29 January 2013 | News story
As men dig for gold, they dislodge another precious treasure from its home. The Golden Mantella (Mantella aurantiaca) is Critically Endangered and inhabits a tiny range of about 10km2 in eastern Madagascar. This is where Madagasikara Voakajy (MV), an SOS grantee are working to reverse the destruction with the help of local communities through a number of conservation activities including the restoration of damaged pond habitats affected by the clash of man and nature.
Yet gold fever has spurred scores of amateur miners to defy the law, tearing up the riverbeds and ponds in the process as they search for traces of the precious metal. What is more, the practice is utterly destructive and pollutes the water source for local communities living nearby. The profits from gold mining are extremely attractive especially in a country where poverty is rife. Stopping for short periods before they move on deeper into the forest while prospecting for gold, it has proven nearly impossible to identify much less to capture the miners. Meanwhile, the restoration process can take months to implement and up to ten years before a pond system is fully restored, according Julie Hanta Razafimanahaka, MV Director.
While the terrain and the economics of the situation make the MV team’s job a challenging one, fortunately they have support from local community members. Once locals realised the Golden Mantella was unique to their home they became supportive of MV’s efforts to protect the tiny frog, participating in pond restoration activities and patrolling initiatives. Effective patrolling of the thickly forested area is difficult so community involvement is valuable. According to Julie many of the community members have grown up in Mangabe witnessing first-hand the gradual degradation of their forest home and are keen to make a positive impact to turn the situation around.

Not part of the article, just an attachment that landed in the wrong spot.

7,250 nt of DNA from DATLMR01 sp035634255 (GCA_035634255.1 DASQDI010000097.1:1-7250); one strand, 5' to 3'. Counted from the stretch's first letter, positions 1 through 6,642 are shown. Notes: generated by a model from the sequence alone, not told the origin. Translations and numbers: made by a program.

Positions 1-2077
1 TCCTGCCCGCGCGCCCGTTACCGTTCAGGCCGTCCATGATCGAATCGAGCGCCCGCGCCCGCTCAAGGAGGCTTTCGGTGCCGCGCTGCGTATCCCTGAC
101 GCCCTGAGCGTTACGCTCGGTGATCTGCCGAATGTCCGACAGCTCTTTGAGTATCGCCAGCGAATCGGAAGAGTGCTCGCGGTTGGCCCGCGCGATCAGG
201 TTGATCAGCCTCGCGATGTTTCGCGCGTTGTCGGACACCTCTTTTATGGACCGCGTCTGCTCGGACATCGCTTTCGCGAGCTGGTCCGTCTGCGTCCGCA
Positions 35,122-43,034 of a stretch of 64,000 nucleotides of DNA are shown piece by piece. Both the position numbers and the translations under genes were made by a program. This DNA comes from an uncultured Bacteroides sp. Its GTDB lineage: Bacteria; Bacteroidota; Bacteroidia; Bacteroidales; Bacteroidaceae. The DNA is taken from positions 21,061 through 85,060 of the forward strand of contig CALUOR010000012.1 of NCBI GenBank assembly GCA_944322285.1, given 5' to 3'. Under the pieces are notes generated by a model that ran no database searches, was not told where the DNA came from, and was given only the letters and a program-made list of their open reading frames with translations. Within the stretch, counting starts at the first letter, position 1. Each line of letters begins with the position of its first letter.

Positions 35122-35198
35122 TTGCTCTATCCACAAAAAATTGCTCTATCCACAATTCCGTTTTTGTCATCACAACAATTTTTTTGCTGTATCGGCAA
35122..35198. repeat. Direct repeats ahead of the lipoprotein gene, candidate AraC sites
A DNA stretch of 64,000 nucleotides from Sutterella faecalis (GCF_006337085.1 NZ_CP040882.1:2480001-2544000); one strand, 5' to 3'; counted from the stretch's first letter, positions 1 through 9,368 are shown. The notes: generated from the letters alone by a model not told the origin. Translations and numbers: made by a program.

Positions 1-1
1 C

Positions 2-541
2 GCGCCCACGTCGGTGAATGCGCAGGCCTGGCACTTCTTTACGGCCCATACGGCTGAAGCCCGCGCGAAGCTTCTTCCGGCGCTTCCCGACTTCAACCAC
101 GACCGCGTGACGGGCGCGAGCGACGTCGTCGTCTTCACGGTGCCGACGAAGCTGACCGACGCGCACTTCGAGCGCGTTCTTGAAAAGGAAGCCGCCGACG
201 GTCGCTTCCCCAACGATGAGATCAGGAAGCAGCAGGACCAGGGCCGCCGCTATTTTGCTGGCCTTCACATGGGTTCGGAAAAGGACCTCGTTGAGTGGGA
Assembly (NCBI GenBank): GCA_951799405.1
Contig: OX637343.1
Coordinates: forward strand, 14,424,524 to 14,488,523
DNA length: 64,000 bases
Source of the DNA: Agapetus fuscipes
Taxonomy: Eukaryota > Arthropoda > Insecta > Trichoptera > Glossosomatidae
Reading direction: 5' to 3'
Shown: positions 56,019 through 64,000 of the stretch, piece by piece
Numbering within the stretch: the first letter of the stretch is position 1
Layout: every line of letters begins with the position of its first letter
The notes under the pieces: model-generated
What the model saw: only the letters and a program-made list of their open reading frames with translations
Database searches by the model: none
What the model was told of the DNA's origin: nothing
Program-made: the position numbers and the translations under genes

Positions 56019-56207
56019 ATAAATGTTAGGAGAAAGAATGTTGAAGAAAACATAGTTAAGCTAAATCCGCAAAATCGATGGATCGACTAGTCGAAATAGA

As such, community engagement efforts in 2012 are beginning to pay off with community oriented project management training completed in October and the first phase of the restoration process well underway at one pond. With four months to go before the frogs enter their winter hibernation period, now is the time when the two worlds of frog and man collide in Mangabe. Some may dig for gold, but others will sow and tend to the ponds of Mangabe's living gold. Building on the work in 2012, Julie’s team will need to support the communities with implementing the projects they have already designed to maintain momentum in the project's development.
Furthermore, plans to begin three more projects in 2013 along with other related community training initiatives will make it a busy year for MV. In fact, a recent plant survey determined a list of species that should be used for pond restoration. As these are not available in the seeds and seedlings resource developed, MV and the participant communities will have to collect the seedlings from the wild.
It is a slow process restoring the ponds, taking years but with local support, knowledge sharing and plenty of elbow-grease, hopefully the waters of Mangabe will shine bright with a living treasure once more.